GO 340 Gemstones & Gemology
Some gems fall inbetween strictly organic and inorganic such as pearl. The origin of pearl is clearly organic because this gem is harvested from the organism. The shell or exoskeleton of South Sea mollusk is shown in the image below. However, pearls can form in caves, far from the oysters living in the sea. Pearls are composed of calcium carbonate, and a pearl forms in consecutive rings that layer around a central nucleus. In the case of the image shown, the oyster secretes the calcium carbonate around an irritant, which could be a parasite drilling in through the shell or grain of sand unfortunately sucked in with other nutrients when the oyster was feeding. In contrast, cave pearls are also composed of calcium carbonate that dissolves from limestone and is re-precipitated around a nucleus of tiny fragments such as bat bones. Cave pearls may lack the outer glowing luster and orient produced by the oyster, but otherwise, the chemical composition and crystalline structure is identical.
Silver-lipped Pearl Oyster Shells are from the South Sea species, Pinctada maximus, which is the largest pearl-producing oyster known. The pearls shown are termed baroque because of the irregular shape that results from calcium carbonate or nacre collecting in pools around the irritant. These two are cultured and 38 and 33 mm (1.5 and 1.3 inches) in diameter. Pearls were a gift to the Smithsonian from Paspaley Pearls Pry. Ltd., Northwest Australia. Photo by S.W. Aber, 4/2009, taken at Smithsonian National Museum of Natural History.
Polished rough shapes of Jet
Photo by S.W. Aber 2009; Tucson Gem Shows.
|Jet is a bituminous coal sufficiently durable to be polished and valued as a gemstone. Diamond is another more durable and valuable gemstone known to, and owned by, many more people than jet. Structurally, jet is an amorphous rock, while diamond is crystalline mineral. Chemically, jet and diamond both contain carbon. Jet is a petrified version of biogenic debris or plant remains, collected in water-saturated environments such as swamps or bogs and compressed under the weight of accumulated sand, silt, and clay sediments to form what is considered a rock today. In contrast, diamond is a mineral composed of carbon atoms that formed deep underground underextremely high temperatures and pressures. Jet or coal is carbon plus additional chemical compounds; diamond is carbon in a native state. The composition of coal varies, specifically in the amount of carbon and volatile materials such as water, carbon dioxide and methane. Bituminous is only one variety of coal. The composition of diamond does not vary in the amount of carbon and, while it may contain trace amounts of other elements which provide color, it does not contain chemical compounds, but rather only the element carbon. Regardless of the organic or inorganic status of gems, all have a chemical story to tell.|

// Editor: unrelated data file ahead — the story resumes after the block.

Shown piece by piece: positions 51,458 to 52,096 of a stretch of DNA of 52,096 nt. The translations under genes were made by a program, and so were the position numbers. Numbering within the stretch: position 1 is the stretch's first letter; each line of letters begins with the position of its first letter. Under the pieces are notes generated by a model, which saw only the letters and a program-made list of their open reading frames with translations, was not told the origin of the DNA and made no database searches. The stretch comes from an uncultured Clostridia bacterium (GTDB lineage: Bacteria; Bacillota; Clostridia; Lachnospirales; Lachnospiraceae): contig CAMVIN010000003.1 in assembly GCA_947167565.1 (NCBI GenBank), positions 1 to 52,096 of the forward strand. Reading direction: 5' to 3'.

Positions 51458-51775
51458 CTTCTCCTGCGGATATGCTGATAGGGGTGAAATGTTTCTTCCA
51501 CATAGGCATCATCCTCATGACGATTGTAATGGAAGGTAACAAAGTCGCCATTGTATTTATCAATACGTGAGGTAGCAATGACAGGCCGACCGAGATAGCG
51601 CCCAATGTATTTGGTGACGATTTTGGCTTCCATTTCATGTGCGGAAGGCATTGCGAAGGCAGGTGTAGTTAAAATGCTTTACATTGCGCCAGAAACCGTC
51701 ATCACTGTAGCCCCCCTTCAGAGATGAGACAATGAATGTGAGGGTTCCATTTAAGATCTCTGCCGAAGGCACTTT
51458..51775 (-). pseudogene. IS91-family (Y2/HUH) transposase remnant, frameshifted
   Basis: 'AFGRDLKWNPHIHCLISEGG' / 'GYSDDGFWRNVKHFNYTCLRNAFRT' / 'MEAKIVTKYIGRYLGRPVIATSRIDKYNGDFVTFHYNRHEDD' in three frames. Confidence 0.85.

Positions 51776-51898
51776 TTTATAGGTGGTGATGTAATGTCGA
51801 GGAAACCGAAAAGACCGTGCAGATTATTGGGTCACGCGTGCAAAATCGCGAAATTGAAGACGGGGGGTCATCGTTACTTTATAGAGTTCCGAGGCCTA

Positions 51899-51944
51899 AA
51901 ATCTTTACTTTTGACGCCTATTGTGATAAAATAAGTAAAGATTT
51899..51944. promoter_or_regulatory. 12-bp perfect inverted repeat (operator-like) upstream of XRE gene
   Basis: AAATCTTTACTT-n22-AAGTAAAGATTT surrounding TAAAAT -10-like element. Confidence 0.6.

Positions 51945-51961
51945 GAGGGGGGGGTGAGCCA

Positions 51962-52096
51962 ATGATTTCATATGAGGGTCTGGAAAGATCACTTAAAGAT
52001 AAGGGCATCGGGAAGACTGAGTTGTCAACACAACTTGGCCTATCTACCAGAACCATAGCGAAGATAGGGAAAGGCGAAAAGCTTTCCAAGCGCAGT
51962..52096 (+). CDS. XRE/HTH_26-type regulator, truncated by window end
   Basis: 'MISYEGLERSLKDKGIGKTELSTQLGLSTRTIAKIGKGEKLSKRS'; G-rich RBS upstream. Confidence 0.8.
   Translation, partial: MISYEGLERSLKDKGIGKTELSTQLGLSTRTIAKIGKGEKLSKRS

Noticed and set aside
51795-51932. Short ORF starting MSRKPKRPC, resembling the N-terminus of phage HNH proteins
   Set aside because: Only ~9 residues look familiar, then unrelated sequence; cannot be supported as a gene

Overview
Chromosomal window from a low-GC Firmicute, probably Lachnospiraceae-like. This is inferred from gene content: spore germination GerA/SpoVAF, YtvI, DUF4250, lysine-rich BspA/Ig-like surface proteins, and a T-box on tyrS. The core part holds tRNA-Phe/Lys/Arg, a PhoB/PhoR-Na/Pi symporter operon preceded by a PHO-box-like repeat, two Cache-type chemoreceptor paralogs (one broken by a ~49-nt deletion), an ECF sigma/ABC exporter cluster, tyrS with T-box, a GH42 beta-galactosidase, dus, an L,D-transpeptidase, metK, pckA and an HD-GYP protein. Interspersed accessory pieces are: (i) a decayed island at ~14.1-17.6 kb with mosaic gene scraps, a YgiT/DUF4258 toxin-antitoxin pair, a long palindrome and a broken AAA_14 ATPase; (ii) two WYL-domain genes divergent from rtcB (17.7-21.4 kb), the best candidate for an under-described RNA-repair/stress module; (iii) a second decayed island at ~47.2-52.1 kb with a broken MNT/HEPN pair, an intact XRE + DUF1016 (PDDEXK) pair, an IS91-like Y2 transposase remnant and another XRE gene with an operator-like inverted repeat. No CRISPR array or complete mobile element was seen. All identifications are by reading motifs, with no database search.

A mineral is a macroscopically homogeneous solid, that grows in a
symmetrical form, as a result of the regular geometrical arrangement of
atoms, ions, and molecules. A well-developed mineral showing symmetry
through its external form is referred to as a crystal, specifically a
euhedral crystal. The crystal has a symmetrical, characteristic
grouping of atoms within a mineral coupled with a chemical composition expressed as a chemical formula. The formula can be written as symbols using a shorthand code. For
example, the chemical formula of amethyst, a purple variety of quartz,
is SiO2. Si is the shorthand abbreviation for silicon and O
stands for oxygen. This chemical formula is derived from quantitative
chemical analysis, that shows the amount of each type of atom or
element present. The silicon and oxygen come together geometrically to
Quantitative chemical testing of crystals can be destructive. Today, the composition of a gem is often determined with an electron microscrope or visible, ultraviolet, and infrared spectroscopy. These specialized instruments can detect elements, even in trace amounts. It is important to determine the chemical make-up because it aids in identification and classification, as well as in distinguishing natural from synthetic materials and and in detecting the agent responsible for the color.
Atoms and IonsAtoms are the units composing all matter, designated as the smallest subdivisions that retain the characteristics of elements. Atoms, composed of protons, neutrons, and electrons, are arranged in the periodic table according to the number of protons. The atoms with lowest number of protons is on the left and highest on the right across the rows (e.g., http://www.webelements.com/index.html). With some exceptions, the atoms or elements that are found in gemstones are some of the most abundant in Earth's crust, such as silicon and oxygen.
Amethyst and rock quartz column. Photo by S.W. Aber 2008; Tucson Gem Shows.